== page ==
When Steve Jobs first ambled onto the stage at MacWord 2007 and announced Apple’s first steps into the Smart Phone market, he changed the world. It was more than just a change of how people communicated, played games, accessed the Internet, accessed their personal information, and took photos. He reinvented two existing industries and gave rise to two additional, new industries, which have since generated billions of dollars in revenue.
The reinvented industries are evident: phone repairs and accessories. These industries have been familiar faces in the mobile phone world since they were first launched but were reborn with the release of the iPhone.
One of the new industries is also obvious. The iPhone apps market turned over a whopping $15 billion dollars in 2014, which was up from $10 billion in 2013. The other “new industry” was less obvious. That is, the industry of iPhone unlocking.
iPhone unlocking is the process of breaking the carrier restrictions placed on the iPhone so that it can be used with any carrier, anywhere in the world.
When a person signs up for a phone contract with a carrier such as AT&T or Sprint, the iPhone will be locked to that carrier. The customer won’t be able to use it with a competing phone service provider. The customer can’t take the AT&T phone to Verizon. The customer can’t take the Sprint iPhone to Cricket. The iPhone simply won’t work on the phone service of the other provider. The customer can only use it with the company with whom they originally signed a contract. So, to re-iterate, iPhone unlocking is the process of removing this lock, so the customer can choose which mobile service provider they use with their iPhone.
Unlocking iPhones had been legal, but very difficult to do in the US since the iPhone’s launch. Mobile service providers had no legal obligations to unlock the iPhone, even after the contract was finished.
Even though the service providers could choose whether or not they unlocked their customers’ iPhones, the majority of the time, they declined. If the iPhone remained locked to them, it meant the customer had to continue to use the provider’s services as the phone simply wouldn’t work on another carrier, in that locked state.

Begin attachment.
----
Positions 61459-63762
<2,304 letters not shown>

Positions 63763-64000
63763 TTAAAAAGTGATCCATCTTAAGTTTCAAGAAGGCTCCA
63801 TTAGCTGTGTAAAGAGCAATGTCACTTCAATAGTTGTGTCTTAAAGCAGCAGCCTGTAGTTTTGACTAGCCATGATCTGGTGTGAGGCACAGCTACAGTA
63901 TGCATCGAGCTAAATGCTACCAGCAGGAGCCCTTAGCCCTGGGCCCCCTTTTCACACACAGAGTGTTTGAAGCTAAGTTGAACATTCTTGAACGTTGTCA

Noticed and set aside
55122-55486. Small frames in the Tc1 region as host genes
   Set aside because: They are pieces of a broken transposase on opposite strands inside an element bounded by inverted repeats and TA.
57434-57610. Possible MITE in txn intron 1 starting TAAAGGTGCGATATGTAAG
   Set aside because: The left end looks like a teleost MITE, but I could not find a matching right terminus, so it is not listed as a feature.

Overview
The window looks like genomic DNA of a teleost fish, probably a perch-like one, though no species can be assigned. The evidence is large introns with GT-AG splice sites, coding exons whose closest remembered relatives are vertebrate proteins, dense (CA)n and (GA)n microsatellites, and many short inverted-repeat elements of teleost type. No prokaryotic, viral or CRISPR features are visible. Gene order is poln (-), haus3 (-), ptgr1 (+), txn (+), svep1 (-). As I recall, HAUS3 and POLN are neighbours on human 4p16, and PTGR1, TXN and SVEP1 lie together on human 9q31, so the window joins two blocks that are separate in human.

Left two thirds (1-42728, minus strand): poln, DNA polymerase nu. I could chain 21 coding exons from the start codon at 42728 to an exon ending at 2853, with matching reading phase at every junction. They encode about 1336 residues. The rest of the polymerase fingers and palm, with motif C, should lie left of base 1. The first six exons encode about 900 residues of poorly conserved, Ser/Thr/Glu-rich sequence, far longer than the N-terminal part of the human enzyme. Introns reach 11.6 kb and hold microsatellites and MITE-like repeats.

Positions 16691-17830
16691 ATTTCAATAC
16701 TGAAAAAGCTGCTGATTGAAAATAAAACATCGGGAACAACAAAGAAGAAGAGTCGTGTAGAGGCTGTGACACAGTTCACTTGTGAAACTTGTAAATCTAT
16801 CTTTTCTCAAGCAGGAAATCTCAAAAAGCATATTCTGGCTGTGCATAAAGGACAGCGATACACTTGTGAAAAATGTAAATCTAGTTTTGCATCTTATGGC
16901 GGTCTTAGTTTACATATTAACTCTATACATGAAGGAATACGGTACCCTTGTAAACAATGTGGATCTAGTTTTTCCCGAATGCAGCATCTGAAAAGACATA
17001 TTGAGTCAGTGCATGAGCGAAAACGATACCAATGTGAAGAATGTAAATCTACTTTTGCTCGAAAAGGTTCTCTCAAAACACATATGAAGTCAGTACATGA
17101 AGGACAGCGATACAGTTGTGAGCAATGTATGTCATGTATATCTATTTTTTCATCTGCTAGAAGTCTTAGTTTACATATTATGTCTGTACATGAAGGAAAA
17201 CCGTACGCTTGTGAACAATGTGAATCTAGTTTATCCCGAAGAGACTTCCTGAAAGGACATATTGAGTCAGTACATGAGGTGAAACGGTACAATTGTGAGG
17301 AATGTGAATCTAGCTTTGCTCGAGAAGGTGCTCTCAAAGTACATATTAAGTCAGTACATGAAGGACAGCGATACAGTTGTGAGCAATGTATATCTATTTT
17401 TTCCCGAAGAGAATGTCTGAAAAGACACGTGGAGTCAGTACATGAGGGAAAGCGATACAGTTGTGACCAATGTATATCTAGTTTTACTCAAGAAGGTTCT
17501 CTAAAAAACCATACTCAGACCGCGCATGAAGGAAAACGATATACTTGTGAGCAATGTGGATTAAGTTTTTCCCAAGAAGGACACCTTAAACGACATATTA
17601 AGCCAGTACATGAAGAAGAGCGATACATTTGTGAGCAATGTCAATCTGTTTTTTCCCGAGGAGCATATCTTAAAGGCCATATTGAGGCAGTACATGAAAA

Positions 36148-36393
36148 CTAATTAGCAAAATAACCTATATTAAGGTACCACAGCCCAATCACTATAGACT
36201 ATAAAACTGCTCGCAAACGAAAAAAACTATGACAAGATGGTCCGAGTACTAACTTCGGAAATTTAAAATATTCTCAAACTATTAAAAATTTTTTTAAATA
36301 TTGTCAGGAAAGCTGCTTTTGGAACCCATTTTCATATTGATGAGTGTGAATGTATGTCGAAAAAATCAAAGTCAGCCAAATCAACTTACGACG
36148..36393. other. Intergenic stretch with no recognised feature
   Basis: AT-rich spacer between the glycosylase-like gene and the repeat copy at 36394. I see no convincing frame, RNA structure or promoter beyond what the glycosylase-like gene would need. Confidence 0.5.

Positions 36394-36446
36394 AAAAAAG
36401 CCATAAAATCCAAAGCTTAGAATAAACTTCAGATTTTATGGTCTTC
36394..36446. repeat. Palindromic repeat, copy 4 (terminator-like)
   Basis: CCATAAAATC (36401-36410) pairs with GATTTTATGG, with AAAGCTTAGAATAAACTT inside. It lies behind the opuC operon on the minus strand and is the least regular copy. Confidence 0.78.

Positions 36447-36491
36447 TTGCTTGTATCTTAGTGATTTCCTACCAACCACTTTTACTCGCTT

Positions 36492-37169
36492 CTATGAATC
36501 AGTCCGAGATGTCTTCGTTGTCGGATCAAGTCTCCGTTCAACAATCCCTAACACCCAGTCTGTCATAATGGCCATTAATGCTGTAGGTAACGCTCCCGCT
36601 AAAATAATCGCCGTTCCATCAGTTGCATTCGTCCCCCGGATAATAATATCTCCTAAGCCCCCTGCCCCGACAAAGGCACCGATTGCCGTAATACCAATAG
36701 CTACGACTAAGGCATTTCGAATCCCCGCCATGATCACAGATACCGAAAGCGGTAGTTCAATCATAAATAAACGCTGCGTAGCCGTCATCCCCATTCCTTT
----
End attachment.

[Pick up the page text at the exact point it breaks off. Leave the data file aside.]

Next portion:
In October 2012, a language loophole in the DMCA act that made iPhone unlocking legal was closed, meaning that now, regardless of how cooperative the mobile service provider was, they legally couldn’t unlock the iPhone.
Many people shared the thought that the law didn’t seem quite right, asking themselves, “Why would it be illegal for me to take a phone that I legally own to another carrier of my choice? That doesn’t seem fair at all!” In fact, more than 114,000 people signed a petition questioning that very law.
On August 1st, 2014, the Obama Administration agreed with the people, passing the Unlocking Consumer Choice and Wireless Competition Act. This bill makes it easier for consumers to move between carriers to get a better and more suitable solution for their needs. Here is a direct quote from macrumors.com, regarding this bill:
“The bill not only restores the rights of consumers to unlock their phones, but ensures that they can receive help doing so if they lack the technological savvy to unlock on their own…The most important part of this joint effort is that it will have a real impact. As long as their phone is compatible and they have complied with their contracts, consumers will now be able to enjoy the freedom of taking their mobile service — and a phone they already own — to the carrier that best fits their needs. At a time when partisan gridlock all too often threatens progress on everyday issues that matter to consumers, working together we listened to your voices, and the American people benefited as a result.”
While this is great news for consumers, it threatens to destroy the unlocking industry. Before the introduction of this legislation, the process of IMEI unlocking was the iPhone equivalent of buying Cuban cigars in the cold war. In many cases, iPhone owners performed the task themselves, but for those who did not have the technical expertise, it was a case of “knowing somebody.”
The owner of the iPhone needed to know a guy, who knew a guy, who had a friend who was connected to someone, who could get it done. In this case, “getting it done” meant having access to the iPhone IMEI database rather than smuggling crates of rolled tobacco leaves to the mainland (in reference to the “Cuban cigar” analogy).
If the customer was not fortunate enough to have the technical expertise themselves, or to be connected through four degrees of separation to a shady guy in an overcoat who could hack the phone company’s databases, there was another option. That option was to enlist the services of a company (a.k.a. “unlock provider”) that basically performed the same task, having the same type of connections and access to perform the unlocking task.
Now, since the Obama Act, things are different. All that’s required is good standing with the phone service provider (i.e. no outstanding debts and a completed contract).
The unlock providers that manage to survive the AT&T unlock crisis of 2013 are taking big hits.
“Sales are down by as much as 40% on this time last year and aren’t showing any signs of improving anytime soon,” reports Steven Carlson of iUnlockExpress. He continues, “We’ve been in business for seven years, and I don’t know if we’ll survive to see year eight.“
Does this spell the end of the iPhone unlocking industry? It’s impossible to say right now. Third party iPhone unlocking is still necessary for anyone who has contract difficulties, financial problems, or is just facing an unreasonable service provider. Only the future will tell, on whether the unlock providers can survive.